MyanmarBiodiversity.org is a joint initiative from a network of Myanmar local and international NGOs and CSOs working on nature conservation in Myanmar.
On this platform you can find all the latest information related to nature and wildlife conservation in Myanmar directly sourced from the field. Myanmar nature is wonderful, preserving it for future generations is our daily job.
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Formerly known as Burma, this country conjures images of archetypal Asian jungle: lush forests dripping with moisture, prowled by tigers, and alive with the trumpeting of elephants.
Myanmar’s wildlife include a mix of species from north, south and southeast Asia, which find shelter in a wide range of habitats throughout the country. Snow-capped and remote Himalayan Mountains crown the north, and serve as the headwaters for some of Myanmar’s major rivers. The rivers flow through wide, central plains and down to mangrove-lined river deltas before emptying into the Bay of Bengal. Along the country’s southern tail, the coastal waters abound with coral reefs amidst more than 800 islands of the Mergui archipelago.
Biodiversity refers to the variety of life. It is seen in the number of species in an ecosystem, and is used as a measure of the health of biological systems.
A wide diversity of ecosystems is represented in Myanmar, including mixed wet evergreen, dry evergreen, deciduous, and montane forests. There are also patches of shrublands and woodlands on karst limestone outcrops and, in some coastal areas, scattered heath forests. In addition, a wide variety of distinctive, localized vegetation formations occur, including lowland floodplain swamps, mangroves, and seasonally inundated grasslands.
Specifically, Myanmar hosts 15 biodiversity corridors. These play a key role in maintaining landscape connectivity between key biodiversity areas, thus preserving ecological processes and safeguarding against the potential impacts of climate change.
Key biodiversity areas (KBAs) are specific sites of global biodiversity significance. In Myanmar 132 areas have been identified, of which several already benefit from special status of protected area. Preserving these areas from degradation is a priority for ensuring the viability of habitat and species conservation. Adequate financial support and local ownership and participation are crucial factors for ensuring the integrity of these areas and have long-term response strategies in place against increasing external threats and pressures.
Who is at Risk of Extinction
Myanmar supports one of the most diverse, yet imperiled chelonian faunas in Southeast Asia. At least 27 species of freshwater turtles and tortoises are known to occur in Myanmar, including eight endemic forms. Despite such high levels of diversity turtle populations face severe threats from rampant commercial and subsistence harvesting, and habitat destruction.
There are over 100 fish species listed as vulnerable many of them are species of sharks. Most species of shark are threatened by intensive fishing pressure for fins and meat. Heavy harvest using disruptive techniques such as electrocute and dynamite fishing are at the root of sharp declines in fisheries populations across Myanmar waters.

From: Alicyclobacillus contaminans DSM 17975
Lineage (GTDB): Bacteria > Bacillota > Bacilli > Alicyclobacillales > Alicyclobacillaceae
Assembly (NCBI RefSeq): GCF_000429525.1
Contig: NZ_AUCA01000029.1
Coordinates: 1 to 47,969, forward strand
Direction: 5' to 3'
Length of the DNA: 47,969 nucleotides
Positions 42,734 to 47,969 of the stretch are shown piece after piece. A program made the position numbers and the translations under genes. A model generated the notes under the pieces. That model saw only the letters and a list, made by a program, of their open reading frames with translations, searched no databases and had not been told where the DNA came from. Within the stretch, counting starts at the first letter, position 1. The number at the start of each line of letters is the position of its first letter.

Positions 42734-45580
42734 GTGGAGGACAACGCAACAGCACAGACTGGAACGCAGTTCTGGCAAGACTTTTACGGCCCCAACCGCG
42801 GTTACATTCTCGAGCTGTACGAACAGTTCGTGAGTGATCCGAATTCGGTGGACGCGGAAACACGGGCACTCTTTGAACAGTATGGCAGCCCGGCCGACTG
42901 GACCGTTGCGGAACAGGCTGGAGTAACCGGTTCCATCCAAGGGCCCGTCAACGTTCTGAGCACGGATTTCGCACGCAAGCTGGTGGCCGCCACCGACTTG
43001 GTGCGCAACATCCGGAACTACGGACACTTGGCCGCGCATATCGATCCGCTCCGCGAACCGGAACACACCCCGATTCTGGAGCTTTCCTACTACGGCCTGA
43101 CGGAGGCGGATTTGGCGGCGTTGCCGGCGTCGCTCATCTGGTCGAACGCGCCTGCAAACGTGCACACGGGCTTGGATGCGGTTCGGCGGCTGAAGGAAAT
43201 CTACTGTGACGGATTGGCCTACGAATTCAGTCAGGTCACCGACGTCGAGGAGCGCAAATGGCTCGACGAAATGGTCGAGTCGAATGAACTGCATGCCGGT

Myanmar diverse climate zones allows for a large number of amphibian species to flourish in the country wetlands. Although their distribution and threat level in large part has not been assessed yet, extensive phenomena of pollution and habitat degradation are supposed to place a heavy toll on these vulnerable populations.
Threats to Biodiversity
In Myanmar Primary threats identified included the commercial and subsistence exploitation and trade of natural resources including wildlife, timber, fish and non-timber forest products. Stakeholders also highlighted the expansion of the human footprint across the country.
The emergence of such threats has triggered a strong response from the local and international community. A network of qualified and motivated organizations has decided to come together to provide effective conservation solutions.
These include support to the Myanmar government in drafting effective environmental legislation and enforcing laws and regulations.
Currently, our work for nature conservation in Myanmar stretches from the far north of the Hkakaborazi National Park where we strengthen the protection of the last stronghold for biodiversity in Myanmar, to the far southern Myeik archipelago where an incredibly rich biodiversity of over 1000 species of animals, plants and marine life survive.
Likewise, we work from the western Rakhine costs for a more sustainable fishing and aquaculture, to the eastern turmoiled borders with China and Thailand, where logging and wildlife trade pose a serious threat to the conservation of ecosystems even hundreds kilometers away.
The commitment for nature conservation is growing fast in Myanmar, thanks to the initiatives of a thriving civil society and the technical support from international NGOs. Join our Conservation Alliance to showcase your activities!
Myanmar Alliance for Conservation
Every and each of us can play an important role in safeguarding wildlife and nature. However, nowadays challenges to biodiversity conservation are of such magnitude that only through concerted actions the most outstanding threats can be averted before irreversibly damaging Myanmar natural habitats. MyanmarBiodiversity.org is the online platform consolidating the experience and coordinating the activities of an Alliance for Conservation including the following organizations and associations. Click on the logo to access the blog and learn more about the partner’s activities.